Top Website Security Threats – Backup Guard8 min read
Perhaps, no issue can be more controversial and thorny in the data protection world than website security. There’s always been a compromise between the convenience and effectiveness of the service and the risk level it holds. As everything is going ‘cloud’-y in the domain, it seems the website security threats are declining, as the latter is mostly associated with physical servers in the first place.
No matter which type of eCommerce platform you choose, Wix or Shopify or any other open-source ones, you can be a victim of cyber attacks.
However, unfortunately, the cloud has not only ‘silver linings’. There are a few threateningly black ones, as represented by daily online website security risks plotted by the tech ‘evil’. Hackers seem to be getting more and more professional and nimble, masterminding sophisticated website security threats to the cloud backup systems, too. Backdoor Trojan apps, data leaks, online fraud are just a few examples.
Below are the top ‘trendy’ risks that your website security system may be posed to in 2016. Know your enemy!
Ransomware – the ‘the blackmailer’ of the tech world – is becoming one of the most dangerous and daunting malware viruses you can fall victim to. If you were unlucky enough to have downloaded this virulent code through phishing attacks or compromised websites- it will block your screen, encrypt you files and persuade you to pay money for getting your documents back (with a cryptographic key). Not a pleasant situation, indeed.
However, cyber security experts have designed a few ‘shields’ against this trending threat to your website security system – CryptoWall, CryptoLocker, CoinVault and Bitcryptor. Of course, this malware is quite insidious, but McAfee (U.S. computer software security company) predictions are quite optimistic: the new families will be more sophisticated – including smarter tactics, silent encryption of data and use of kernel components to encrypt files on the fly.
2. Warehouses of Stolen Data
Having a big company name- such as Sony, Ashley Madison or Anthem – is no guarantee you won’t be attacked. These are but a few companies recently hacked and seen their client data stolen. Of course, a person’s identity might only cost a dollar on the Dark Web, but the demand for data, which can lead to profit or access corporate networks as a “legitimate” user is always high.
In fact, nowadays the market is full of myriad stolen identities and the prices are accordingly down. Unluckily, as the hacking of such credentials has become easy and you can never rest assured your data is ever going to be 100% protected. Sad but true.
McAfee experts predict next year will even see more saturated dark market for stolen data and identities, allowing trusted Dark Web market users to purchase credentials for using in their next campaign.
Software vulnerabilities stand high on the list of the website security threats. Adobe Flash, Java and Microsoft’s Internet Explorer (at one time) are still the key figures on the lists of solutions featured in vendor security patches and updates. In this regard, experts claim new mitigation functions for Flash will ‘calm down’ vulnerability findings next year, but the shift from Flash will be slow given the huge amount of legacy content available online.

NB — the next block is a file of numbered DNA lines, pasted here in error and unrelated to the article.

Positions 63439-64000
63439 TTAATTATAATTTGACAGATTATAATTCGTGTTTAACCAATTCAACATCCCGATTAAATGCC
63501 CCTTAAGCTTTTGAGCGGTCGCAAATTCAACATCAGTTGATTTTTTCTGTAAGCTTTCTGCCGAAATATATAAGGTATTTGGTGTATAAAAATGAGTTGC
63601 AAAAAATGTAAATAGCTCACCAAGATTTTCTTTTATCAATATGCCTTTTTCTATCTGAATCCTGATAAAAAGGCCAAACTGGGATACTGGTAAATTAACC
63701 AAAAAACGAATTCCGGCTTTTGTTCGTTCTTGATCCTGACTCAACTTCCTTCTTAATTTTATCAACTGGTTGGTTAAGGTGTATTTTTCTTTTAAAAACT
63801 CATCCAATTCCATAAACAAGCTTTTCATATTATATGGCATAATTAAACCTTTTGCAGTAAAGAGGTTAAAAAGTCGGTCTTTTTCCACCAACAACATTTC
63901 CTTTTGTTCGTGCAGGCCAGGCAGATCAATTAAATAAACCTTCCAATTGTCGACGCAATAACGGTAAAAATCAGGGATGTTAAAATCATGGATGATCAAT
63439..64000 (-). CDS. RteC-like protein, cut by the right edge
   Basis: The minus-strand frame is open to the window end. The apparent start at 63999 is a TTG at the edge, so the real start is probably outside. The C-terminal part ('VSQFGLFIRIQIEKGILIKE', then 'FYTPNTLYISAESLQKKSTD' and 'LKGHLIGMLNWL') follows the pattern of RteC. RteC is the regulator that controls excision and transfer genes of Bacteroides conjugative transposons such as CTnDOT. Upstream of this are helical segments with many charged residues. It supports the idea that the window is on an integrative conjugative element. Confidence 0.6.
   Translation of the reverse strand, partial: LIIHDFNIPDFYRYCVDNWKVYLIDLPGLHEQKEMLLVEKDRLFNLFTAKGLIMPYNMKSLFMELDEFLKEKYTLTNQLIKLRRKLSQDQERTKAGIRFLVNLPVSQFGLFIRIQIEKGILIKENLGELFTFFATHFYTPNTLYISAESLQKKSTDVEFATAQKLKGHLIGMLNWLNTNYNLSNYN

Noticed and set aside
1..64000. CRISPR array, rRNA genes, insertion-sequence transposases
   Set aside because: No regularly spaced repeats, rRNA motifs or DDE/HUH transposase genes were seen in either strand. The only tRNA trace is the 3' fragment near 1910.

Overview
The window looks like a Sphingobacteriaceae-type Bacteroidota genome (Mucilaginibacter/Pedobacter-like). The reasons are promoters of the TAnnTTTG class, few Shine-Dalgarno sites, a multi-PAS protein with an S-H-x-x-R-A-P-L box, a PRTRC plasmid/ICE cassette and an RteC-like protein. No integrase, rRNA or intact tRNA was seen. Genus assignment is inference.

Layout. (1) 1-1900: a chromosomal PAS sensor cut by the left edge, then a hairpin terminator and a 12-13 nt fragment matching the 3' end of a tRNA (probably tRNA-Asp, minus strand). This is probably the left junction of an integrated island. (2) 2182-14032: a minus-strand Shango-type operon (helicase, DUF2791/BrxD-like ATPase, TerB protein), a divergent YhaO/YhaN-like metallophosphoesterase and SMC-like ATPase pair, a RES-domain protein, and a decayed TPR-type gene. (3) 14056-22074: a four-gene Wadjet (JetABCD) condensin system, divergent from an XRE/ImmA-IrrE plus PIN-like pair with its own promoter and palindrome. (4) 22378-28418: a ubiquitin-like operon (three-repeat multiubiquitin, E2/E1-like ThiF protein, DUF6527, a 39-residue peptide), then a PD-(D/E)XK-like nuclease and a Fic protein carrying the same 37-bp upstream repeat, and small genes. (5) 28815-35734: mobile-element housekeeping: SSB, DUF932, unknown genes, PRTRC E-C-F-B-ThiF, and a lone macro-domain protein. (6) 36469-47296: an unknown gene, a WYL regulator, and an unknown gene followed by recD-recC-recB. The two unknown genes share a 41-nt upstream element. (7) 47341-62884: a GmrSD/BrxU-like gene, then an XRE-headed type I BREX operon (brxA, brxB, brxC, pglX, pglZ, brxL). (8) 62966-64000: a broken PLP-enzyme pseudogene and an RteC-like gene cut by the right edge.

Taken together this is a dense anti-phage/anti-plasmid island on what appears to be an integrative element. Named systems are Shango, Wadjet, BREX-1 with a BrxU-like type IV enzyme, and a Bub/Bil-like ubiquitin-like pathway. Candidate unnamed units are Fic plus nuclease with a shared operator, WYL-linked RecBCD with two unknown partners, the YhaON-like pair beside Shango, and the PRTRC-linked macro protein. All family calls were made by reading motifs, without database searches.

Hacktivism is not a new threat to your security system. You’ve probably heard about ill-intentioned cyber attackers launched for political and social issues, hacking collective Anonymous and some ‘hactivists’.
The motives for malicious cyber attacks are mostly political. Given the skill level and the scale of resources, a group can initiate a distributed denial-of-service (DDoS) attack against websites to hinder legitimate traffic, steal data from corporate networks and carry out surveillance. Besides, DDoS attackers can launch large-scale attacks resulting in overall damage to systems.
Generally, hacktivists like boasting the attacks on social media to deliver a political message or threat. Sadly, the threat is not going to vanish in coming years, according to security experts. Nevertheless, the good news is that hacktivism is likely to shrink in scope. Nowadays, the number of tracked, jailed or just ‘underground’ activists is going up, the cases of DDoS attacks will go down.
According to the same McAfee, ‘what is likely to increase, however, are attacks that appear to be inspired by hacktivism but actually have very different, hard-to-determine motives’. Besides, the experts claim that modern merely equals to ‘a case of copy and paste and, as we have seen, our ability to lift the fog of obfuscation will be harder than ever before.”
To sum up, this is far from the exhaustive list of the website security threats that your company may fall victim to. However, being aware of the risks posed by Ransomware, hactivism, stolen data cases and other vulnerabilities will help you respond appropriately to eliminate the risks in advance.
Is your website system properly protected against the malicious attackers? What steps do you take to throw back the attacks? Share with your experience on the comment section below!
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